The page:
Crafty Kitchen: Oreo Spiders

I’ve had a lot of fun coming up with Halloween related goodies like our Owl S’mores and now these spiders! These are an easy treat to make. For ingredients you’ll…

Fabric Pumpkins Tutorial

Looking for an easy DIY pumpkin? Look no further! Here’s a cute way to make them out of fabric. You could even have an older child make or help make…

Free Pattern Features: Halloween Pillows

Looking for ways to add some Halloween fun to your decor? On Craft Buds we’ve featured Halloween printables, fabric pumpkins, and owl smores. Lots of other crafty sites have been…

Jack-o’-Lantern Shirt Stencils

Looking to add some Halloween fun to your family’s wardrobe? Here’s a shirt idea for either you or your kids to make. It would also be a fun project for…

Quick Quilting Tips: Pinning Alternatives

Welcome to readers of Amy Smart’s Fabulously Fast Quilts blog hop! I’m happy to visit today to share my favorite quick quilting tip, along with the other bloggers on the tour.

If you are like me, you appreciate shortcuts in quilting, like using pre-cut fabrics and chain piecing blocks. If you are familiar with her blog Diary of a Quilter, you already know that Amy Smart is a talented quilter who loves to teach fast and efficient quilting techniques.

I’m here to share with you my favorite quick quilting technique, which has to do with pinning. Actually, it has to do with not pinning! While I do frequently use sewing pins to piece curves, I tend to ignore them when it comes to many other patchwork shapes.

Quick Quilting Tips Pinning Alternatives


Tiny Stitches Method

Okay, hear me out. This is my favorite pinning alternative, and I like to call it the “tiny stitches” method.


First off, I press all of my seams open. This is a great way to ensure accuracy when joining patchwork blocks.


Next, sew a few stitches back and forth (think of them as small “tacks”) over just the intersecting seams.

Open up the block, and check your work for accuracy.


See how accurate this is? Once you’re satisfied with your tiny stitches, you can fold the right sides of the fabric back together and sew along the entire length of the seam. And no pins are required!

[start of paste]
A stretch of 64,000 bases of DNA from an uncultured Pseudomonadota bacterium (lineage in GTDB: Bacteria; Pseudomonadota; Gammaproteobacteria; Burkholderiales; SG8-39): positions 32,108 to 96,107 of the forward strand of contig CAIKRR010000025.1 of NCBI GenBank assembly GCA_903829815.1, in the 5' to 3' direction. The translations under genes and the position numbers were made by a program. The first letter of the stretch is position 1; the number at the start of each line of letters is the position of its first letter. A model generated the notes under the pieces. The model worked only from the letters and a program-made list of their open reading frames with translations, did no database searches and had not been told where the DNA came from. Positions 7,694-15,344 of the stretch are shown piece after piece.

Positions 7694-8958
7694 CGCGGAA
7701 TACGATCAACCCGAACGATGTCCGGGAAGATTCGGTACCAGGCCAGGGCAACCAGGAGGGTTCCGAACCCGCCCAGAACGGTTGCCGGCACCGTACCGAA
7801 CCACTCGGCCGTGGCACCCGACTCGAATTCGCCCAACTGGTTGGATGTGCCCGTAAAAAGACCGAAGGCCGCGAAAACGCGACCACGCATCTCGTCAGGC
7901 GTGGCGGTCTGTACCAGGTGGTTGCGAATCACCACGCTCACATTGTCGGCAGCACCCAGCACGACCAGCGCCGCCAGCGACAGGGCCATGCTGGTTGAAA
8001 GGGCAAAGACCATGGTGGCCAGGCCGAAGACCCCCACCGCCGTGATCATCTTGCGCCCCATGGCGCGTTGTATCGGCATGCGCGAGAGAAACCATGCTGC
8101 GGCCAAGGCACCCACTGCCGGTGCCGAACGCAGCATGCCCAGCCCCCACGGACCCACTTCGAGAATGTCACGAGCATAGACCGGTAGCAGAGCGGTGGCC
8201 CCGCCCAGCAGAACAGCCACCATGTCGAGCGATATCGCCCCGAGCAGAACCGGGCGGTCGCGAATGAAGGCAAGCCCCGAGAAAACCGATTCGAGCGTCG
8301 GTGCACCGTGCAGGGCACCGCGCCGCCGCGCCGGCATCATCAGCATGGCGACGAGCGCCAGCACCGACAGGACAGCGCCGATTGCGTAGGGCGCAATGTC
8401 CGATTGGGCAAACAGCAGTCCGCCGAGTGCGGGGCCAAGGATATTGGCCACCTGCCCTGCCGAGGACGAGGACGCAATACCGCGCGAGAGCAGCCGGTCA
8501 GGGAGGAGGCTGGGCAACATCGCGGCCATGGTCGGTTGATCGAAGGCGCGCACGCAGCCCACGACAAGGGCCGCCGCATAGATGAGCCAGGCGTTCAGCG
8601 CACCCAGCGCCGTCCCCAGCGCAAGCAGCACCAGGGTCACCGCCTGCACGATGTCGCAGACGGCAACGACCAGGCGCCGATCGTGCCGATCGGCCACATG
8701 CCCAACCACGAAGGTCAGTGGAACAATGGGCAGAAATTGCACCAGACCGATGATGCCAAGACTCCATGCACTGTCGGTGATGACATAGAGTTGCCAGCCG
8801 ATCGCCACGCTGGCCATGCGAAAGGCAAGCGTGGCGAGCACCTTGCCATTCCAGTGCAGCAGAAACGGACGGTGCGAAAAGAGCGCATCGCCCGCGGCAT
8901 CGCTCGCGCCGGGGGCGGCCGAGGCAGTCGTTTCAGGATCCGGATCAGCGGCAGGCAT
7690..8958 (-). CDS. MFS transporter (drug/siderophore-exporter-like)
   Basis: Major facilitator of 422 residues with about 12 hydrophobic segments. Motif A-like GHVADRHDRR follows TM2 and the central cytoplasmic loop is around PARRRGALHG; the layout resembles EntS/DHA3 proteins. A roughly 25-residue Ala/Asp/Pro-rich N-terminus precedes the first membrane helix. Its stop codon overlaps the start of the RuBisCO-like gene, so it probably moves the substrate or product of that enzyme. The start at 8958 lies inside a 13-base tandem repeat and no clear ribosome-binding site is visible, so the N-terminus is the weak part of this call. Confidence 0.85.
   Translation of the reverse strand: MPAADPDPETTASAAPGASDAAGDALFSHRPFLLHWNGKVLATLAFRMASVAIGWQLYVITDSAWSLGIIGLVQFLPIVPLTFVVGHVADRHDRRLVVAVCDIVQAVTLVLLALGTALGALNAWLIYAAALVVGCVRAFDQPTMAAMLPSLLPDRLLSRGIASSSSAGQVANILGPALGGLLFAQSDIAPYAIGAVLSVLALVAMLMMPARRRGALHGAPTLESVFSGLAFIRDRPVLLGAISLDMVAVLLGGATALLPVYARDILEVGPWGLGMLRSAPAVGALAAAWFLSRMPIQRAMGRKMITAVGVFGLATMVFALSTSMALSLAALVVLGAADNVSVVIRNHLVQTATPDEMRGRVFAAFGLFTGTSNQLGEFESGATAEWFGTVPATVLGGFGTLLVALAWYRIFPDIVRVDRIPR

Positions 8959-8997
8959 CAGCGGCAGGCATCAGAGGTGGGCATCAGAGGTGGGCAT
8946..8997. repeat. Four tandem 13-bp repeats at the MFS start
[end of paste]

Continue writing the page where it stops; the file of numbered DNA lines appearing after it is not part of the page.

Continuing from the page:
I like this method for two main reasons:


1. Pinned fabric still shifts. See how the seam is off? I prefer to hold the fabric in place with my fingers when it is directly under the presser foot.


2. I find that these tiny stitches are more accurate than pins, and they save me time in the long run. If I find that the seam doesn’t quite line up just right, it’s easier to pull out just these tiny stitches than to pick apart an entire seam.


Fewer Pins

If you simply must use sewing pins, an alternative to heavy pinning is to use just a few pins at the seams where patchwork pieces meet. I often use this method if I’m piecing squares, where accuracy is important, but not as critical as when I am trying to achieve precise, triangular points.

Use two, four or six pins. Pin as much as you’d like, and if you are still not getting the accuracy that you desire, you may wish to try this next method.

Basting Glue

Another pinning alternative is to use basting glue instead of pins. My friend Alyssa of Pile O’ Fabric has a great video tutorial sharing her glue basting technique, which will save you from having to stick yourself with pins ever again!

For more time-saving quilting tips, make sure to check out the rest of the posts on the Fabulously Fast Quilts and Quilting Tips blog hop!

Monday, April 28
Sachiko Aldous of Tea Rose Home
April Rosenthal of April Rosenthal Designs
Jennifer Mathis of Ellison Lane
Tuesday, April 29
Jen Wilding Cardon of Stitch This! Martingale Blog
Amy Ellis of Amy’s Creative Side
Lori Holt of Bee in my Bonnet
Wednesday, April 30
Faith Jones of Fresh Lemons Quilts
Melissa Mortenson of PolkaDot Chair
Amy Gibson of Stitchery Dickory Dock
Thursday, May 1
Lee Heinrich of Freshly Pieced
Lynne Goldsworthy of Lily’s Quilts
Jeni Baker of In Color Order
Friday, May 2
Katie Blakesley of Swim Bike Quilt
Lindsay Conner of Craft Buds
Sherri McConnell of A Quilting Life

Sew Easy Burp Cloth Tutorial

Burp Cloth Sewing Pattern

The other evening, I was trying to pull double duty. I held the baby on one hip while tossing some vegetables in the skillet. My husband walked in the kitchen to see if I needed some help, and then it happened. The biggest, grossest projectile spit shot from the baby’s mouth to the wooden floor … in the next room!

If you’re a new mom, you may have experienced this scenario. You’ve probably even discovered your favorite kind of burp cloth for cleaning up the worst messes. A pre-fold diaper works great as a burp cloth, because it is super absorbent. Felt and minky fabrics look cute, and they can absorb pretty well, but they can also get kind of smeary.